In our daily life, many of us have sometimes found that our individual efforts are not enough to find a solution or make a decision - that it is necessary to cooperate with our colleagues, friends or family members. Such cooperation especially works well when you are experiencing some common challenges or have common interest in leveraging opportunities. James Surowiecki in his book Wisdom of Crowds also reveals that a diverse collection of independently deciding individuals is likely to make certain types of decisions and predictions better than one person or even experts.
To overcome today’s social and business challenges are getting more complicated and require the power of collective intelligence by cognition (sensing), coordination and cooperation of a group of people. Getting more connected every day also provides more opportunities to enable the potential of aggregated knowledge, insight and expertise of a diverse group by enabling its members to communicate, visualize, and diversify in virtual environments.
According to Surowiecki, the intelligence of the crowd can fail when the group is homogeneous, centralized, divided, imitating and highly emotional.
Prof. Oinas-Kukkonen, in his book Knowledge Management: Theoretical Foundations, captures the wisdom of crowds approach with the following eight conjectures:
Enabling and elevating the intelligence of the crowd is a new critical role of Leadership besides visioning, influencing and establishing the trust of followers. To demonstrate leadership for collective intelligence, leaders need to:
Dear Reader, the opportunities beyond collective intelligence are limitless and provide immense power for massive changes. With your leadership, you can enable the intelligence of a group in many situations, providing unique solutions to complex problems, and creating transformative innovative ideas,shifts of strategic thinking and cultural change.
What do you think? Is it worth a try?
Have you ever been in a leadership position and ignored an important problem? This is something new leaders often do early on. Sometimes even experienced leaders can fall into that trap.
Why does it happen? Are you “cherry picking” the problems you will address, but focusing on those with easy solutions? Are you ignoring the tough problems because they involve confrontation with team members or maybe with those to whom you report? Or are you just so tied up in the day to day that things slip through the cracks because you are not paying attention?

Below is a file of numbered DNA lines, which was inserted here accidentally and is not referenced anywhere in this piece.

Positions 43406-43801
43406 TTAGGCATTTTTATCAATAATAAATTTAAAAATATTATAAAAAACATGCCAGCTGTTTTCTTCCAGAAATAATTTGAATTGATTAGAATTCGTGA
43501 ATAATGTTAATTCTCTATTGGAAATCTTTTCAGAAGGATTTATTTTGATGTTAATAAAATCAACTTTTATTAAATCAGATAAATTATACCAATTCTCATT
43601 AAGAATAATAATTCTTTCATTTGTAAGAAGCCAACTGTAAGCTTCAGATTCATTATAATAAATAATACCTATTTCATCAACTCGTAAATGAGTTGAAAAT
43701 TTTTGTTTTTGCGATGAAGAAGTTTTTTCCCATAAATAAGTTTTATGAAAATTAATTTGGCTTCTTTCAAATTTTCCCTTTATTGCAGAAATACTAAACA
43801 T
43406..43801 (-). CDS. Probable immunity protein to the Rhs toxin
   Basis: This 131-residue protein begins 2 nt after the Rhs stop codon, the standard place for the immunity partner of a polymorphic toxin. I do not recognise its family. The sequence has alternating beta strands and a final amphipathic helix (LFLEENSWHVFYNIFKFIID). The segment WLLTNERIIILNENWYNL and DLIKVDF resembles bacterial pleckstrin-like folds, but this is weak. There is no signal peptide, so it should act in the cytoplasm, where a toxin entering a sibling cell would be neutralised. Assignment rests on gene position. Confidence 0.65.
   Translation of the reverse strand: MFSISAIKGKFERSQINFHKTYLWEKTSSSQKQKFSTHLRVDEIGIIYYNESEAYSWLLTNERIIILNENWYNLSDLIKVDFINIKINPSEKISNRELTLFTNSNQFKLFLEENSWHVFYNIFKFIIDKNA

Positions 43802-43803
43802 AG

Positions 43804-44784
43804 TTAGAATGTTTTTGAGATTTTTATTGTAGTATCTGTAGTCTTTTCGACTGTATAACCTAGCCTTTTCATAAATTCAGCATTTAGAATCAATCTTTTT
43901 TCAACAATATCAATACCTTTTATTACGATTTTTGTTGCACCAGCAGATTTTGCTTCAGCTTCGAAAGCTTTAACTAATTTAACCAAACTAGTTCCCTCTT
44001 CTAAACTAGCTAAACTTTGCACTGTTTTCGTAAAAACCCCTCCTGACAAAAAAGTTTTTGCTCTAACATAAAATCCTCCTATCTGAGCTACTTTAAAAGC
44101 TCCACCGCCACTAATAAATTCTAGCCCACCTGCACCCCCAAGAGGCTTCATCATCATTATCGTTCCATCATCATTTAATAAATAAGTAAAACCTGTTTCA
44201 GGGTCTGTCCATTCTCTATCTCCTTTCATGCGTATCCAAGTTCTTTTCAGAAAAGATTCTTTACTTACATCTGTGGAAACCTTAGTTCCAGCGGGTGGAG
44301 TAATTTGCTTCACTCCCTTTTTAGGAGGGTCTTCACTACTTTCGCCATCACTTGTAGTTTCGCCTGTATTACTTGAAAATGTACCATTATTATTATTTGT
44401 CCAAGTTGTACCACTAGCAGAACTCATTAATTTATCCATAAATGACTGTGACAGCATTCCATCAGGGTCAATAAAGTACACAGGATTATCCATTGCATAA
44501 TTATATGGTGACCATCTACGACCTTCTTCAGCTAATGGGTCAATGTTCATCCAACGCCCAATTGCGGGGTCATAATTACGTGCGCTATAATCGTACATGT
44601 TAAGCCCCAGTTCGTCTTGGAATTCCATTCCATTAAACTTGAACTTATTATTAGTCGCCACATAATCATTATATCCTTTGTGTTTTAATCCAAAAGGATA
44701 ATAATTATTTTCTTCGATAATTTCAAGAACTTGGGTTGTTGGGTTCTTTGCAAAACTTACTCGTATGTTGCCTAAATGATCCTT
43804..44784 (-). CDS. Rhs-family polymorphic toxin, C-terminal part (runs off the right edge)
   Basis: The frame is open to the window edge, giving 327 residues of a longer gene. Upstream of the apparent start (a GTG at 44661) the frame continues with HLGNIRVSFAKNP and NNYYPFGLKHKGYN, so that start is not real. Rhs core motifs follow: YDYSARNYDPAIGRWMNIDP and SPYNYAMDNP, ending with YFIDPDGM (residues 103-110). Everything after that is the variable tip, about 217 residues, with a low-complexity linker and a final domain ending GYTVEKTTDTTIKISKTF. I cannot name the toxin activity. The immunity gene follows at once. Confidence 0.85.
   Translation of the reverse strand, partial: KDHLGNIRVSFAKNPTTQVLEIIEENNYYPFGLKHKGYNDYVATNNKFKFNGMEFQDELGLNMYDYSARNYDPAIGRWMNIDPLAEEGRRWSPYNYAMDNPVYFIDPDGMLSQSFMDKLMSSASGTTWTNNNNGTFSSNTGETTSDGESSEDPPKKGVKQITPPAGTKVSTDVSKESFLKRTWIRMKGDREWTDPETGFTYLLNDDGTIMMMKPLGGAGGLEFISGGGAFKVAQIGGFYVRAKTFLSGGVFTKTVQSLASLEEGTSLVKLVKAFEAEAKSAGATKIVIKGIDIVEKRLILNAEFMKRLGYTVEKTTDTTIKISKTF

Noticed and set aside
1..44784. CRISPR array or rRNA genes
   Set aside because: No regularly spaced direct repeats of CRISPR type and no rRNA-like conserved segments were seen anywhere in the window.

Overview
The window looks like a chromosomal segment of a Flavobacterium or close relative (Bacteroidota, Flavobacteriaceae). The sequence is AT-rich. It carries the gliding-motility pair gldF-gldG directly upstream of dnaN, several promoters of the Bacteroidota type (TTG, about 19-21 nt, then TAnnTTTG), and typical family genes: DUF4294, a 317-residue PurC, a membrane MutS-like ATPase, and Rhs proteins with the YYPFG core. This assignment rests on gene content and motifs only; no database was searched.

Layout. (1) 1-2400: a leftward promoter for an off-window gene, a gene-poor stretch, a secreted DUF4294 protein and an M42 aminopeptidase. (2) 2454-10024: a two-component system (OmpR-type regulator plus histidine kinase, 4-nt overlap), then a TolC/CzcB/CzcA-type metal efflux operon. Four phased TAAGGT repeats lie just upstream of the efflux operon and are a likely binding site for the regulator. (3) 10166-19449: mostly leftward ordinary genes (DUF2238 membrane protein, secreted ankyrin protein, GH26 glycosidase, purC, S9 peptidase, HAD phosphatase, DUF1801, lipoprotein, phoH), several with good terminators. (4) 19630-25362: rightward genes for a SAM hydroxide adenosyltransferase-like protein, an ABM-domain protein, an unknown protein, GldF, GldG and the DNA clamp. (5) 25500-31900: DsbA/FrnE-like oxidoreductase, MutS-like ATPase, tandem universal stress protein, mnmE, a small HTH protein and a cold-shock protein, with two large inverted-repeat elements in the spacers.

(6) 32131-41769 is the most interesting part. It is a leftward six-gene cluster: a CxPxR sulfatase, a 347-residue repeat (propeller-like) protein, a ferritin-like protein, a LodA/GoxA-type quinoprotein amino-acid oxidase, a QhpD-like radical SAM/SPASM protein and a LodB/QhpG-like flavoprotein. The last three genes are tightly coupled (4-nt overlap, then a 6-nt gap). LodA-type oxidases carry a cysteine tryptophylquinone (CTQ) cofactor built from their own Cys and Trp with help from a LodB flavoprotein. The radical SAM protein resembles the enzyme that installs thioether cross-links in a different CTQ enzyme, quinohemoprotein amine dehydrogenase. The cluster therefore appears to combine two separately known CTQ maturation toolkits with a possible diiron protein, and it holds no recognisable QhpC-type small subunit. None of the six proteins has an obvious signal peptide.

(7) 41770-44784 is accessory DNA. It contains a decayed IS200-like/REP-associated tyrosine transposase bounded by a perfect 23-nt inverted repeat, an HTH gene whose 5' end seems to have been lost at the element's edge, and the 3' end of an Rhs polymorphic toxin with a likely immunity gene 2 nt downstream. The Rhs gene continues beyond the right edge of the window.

If you are like many people, your instincts are telling you which are the important problems you need to deal with right now, but you are ignoring them and are taking the route of least resistance, dealing with other problems. Why? Maybe because it's easier that way. Maybe they are more aligned with the things you enjoy doing or the people with whom you like to work. Maybe because it's simply more fun. Important problems belong on your Get Done ASAP list, not your ever-lengthening To-Do list.
Be sure not to confuse urgency with importance – sometimes that looming deadline is not actually important, or the consequences of missing it are near zero. Is it an urgent problem with zero importance? Are you wasting your valuable energy on it when there are so many more important items on your list? Be aware and know what you are dealing with.
Good things happen when you deal with important problems you’ve been avoiding. Avoidance is often a signal that others see the same problem and don’t want to address it either due to the difficulty or absence of an easy solution. Be the leader who addresses those sticky important issues head on, taking an approach called for by the situation. You’ll be surprised how people will respect you for taking on those tough problems, and how open dialogue, if appropriate, will cause solutions to appear on the horizon where none existed before.
Brainstorm, use a “yes-anding” approach and reasonable solutions will turn up. Focus on the problem, not the people. Avoid negative words like no, but and however. Use positive words like “yes”, “and”, and “also”. These words increase the realm of solutions instead of narrowing them. Filter out the solutions that will likely not work only after all they are all on the table. Avoid trashing before asking.
Avoidance may be a reasonable risk strategy, but it is not one for important problems. Follow those instincts, ignore the fear, and eliminate the procrastination. Deal with it now, because problems are not like red wine and cheese. They don’t get better with age. They invariably get worse… far worse.